My boys and I sat down last Friday evening to play in my oldest son's Eberron campaign. My younger son had already leveled up his characters so I needed to bring my artificer and monk up to second level before play. The monk didn't have a lot of paperwork to deal with, but the artificer was another story. Now that Theo the Red had coin in pouch he wanted to create some scrolls and potions for the party. That took a while as we stepped through the rules to figure out what rolls he needed to make.
It took so long, in fact, that we ran out of time to play. We're planning on doing so this Friday when one of the boys' cousins is coming up for a visit. We're planning on inviting him to join us for the start of the next adventure.
But just because I haven't been playing doesn't mean I haven't been thinking or reading about games. I just finished reading for the first time Don't Rest Your Head by Fred Hicks of Evil Hat Productions. It has been on my stack of games to read for a while now and since my friend & podcaster Mick Bradley is adapting the DRYH mechanics as the engine for his Vegas After Midnight game I thought it was high time to check it out.
I've also been reading Polaris by Ben Lehman. This is a wonderful game about a playing the last days of a forgotten race of the far north as north can go. It is a GM-less game which is a favorite topic of mine and one that I seek to explore though games like Universalis and Shock:.
In addition to reading I've been getting back into listening to podcasts. I have not done so for a long time as I burned out on the medium. I'm rediscovering it and really enjoying what I'm listening to, so I thought I'd share.
What got me started was This Just In...From GenCon! by Ryan Macklin. We listened to this leading up to and while at the convention. This got me excited about podcasts again. So next I hopped over to Ryan's regular podcast Master Plan. This podcast is devoted to game theory and design. Ryan is a game designer and uses examples from his experience to talk about the various concepts. He also has great interviews from industry professionals.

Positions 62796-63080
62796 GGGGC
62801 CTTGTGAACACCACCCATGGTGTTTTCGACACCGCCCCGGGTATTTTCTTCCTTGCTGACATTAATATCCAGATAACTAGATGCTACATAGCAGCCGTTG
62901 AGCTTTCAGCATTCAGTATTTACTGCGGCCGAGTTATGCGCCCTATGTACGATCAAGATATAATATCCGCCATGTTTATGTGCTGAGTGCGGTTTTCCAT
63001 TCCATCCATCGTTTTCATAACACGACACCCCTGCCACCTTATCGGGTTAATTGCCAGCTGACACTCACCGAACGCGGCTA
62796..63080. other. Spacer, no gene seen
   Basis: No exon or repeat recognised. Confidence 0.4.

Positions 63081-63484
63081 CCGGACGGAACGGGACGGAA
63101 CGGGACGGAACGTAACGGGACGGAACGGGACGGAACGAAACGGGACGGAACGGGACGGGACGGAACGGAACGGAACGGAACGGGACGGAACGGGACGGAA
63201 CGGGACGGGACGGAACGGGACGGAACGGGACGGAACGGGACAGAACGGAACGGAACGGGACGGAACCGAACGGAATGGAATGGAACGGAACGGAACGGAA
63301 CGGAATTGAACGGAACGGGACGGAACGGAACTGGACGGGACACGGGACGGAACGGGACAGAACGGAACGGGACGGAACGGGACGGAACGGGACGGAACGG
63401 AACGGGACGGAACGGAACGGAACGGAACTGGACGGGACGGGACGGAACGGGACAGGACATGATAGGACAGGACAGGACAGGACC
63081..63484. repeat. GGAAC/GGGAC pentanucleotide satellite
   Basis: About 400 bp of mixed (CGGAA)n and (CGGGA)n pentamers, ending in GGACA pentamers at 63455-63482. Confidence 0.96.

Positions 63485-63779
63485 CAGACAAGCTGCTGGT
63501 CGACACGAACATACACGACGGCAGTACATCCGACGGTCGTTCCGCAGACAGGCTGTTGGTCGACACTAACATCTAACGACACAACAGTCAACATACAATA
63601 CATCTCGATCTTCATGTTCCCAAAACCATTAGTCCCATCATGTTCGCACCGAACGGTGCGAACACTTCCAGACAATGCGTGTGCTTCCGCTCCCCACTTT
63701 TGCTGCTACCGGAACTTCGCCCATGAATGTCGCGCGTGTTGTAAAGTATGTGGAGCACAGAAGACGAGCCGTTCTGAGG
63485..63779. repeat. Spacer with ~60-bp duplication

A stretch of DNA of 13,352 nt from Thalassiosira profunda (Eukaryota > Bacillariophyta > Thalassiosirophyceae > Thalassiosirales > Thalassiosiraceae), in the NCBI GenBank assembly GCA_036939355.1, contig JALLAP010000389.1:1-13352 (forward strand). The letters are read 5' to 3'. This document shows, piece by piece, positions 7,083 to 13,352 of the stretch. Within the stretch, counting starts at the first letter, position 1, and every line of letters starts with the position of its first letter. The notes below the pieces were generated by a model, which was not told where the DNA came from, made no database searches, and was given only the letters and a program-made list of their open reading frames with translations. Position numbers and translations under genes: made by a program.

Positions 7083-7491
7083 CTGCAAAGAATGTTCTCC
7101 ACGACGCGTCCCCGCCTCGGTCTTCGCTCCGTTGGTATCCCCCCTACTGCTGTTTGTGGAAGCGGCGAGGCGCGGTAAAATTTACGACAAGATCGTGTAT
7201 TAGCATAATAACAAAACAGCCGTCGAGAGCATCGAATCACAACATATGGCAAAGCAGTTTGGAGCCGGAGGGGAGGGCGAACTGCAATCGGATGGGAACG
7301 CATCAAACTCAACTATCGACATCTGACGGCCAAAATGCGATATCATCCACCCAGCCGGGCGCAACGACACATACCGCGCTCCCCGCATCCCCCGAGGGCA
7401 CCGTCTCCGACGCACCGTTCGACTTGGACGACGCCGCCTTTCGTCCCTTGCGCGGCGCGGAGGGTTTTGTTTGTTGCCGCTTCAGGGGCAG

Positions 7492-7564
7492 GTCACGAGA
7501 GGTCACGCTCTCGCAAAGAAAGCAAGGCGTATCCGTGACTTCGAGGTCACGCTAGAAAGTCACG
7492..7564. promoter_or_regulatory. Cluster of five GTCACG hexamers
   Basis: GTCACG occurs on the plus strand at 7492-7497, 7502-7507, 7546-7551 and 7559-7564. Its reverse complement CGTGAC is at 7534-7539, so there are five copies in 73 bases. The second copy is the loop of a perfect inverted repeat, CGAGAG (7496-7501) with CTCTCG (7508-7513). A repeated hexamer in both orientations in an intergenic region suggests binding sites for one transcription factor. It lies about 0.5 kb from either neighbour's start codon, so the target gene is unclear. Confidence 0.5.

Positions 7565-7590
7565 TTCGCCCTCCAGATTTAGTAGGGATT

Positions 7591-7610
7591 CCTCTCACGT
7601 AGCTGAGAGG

Another design show I've been listening to is Clyde Rohr's Theory From the Closet. Clyde is the punk rocker of RPG podcasts. His show is not work safe and he makes no attempt to edit his recordings, but if you like game theory and game design it is really worth listening too. Clyde also does many interviews with industry luminaries. I really like Ryan and Clyde's podcasts because, like me, they are trying to come to terms with these ideas as they build their games.
Atomic Array and Open Design Podcast are two that I've also gotten into. The first is more focused on RPGs and settings and the second more game design and game tips. Both do interviews, are fun to listen to and offer contests so their listeners can win prizes. If you like these two check out War Pig Radio for more.
Last, but definitely not least, is the Canon Puncture podcast. They too do interviews, talk game theory and practical play tips as well as review geeky websites from around the interweb. Rich, Mick and Chris (and Chris) are long time gamers and have a lot of great insight to share on gaming in an indie-hippy-story-focused-kinda-way. I'm currently working through a back log of this past year's podcasts and enjoying every second of it (and wishing I'd had a chance to play in their Prime Time Adventure Star Wars: Sojourn 66 sessions at GenCon).
As I expand the number of shows I listen to I'll be sure to post here as well. I hope to have a 'meatier' post up soon.
Follow Your Bliss,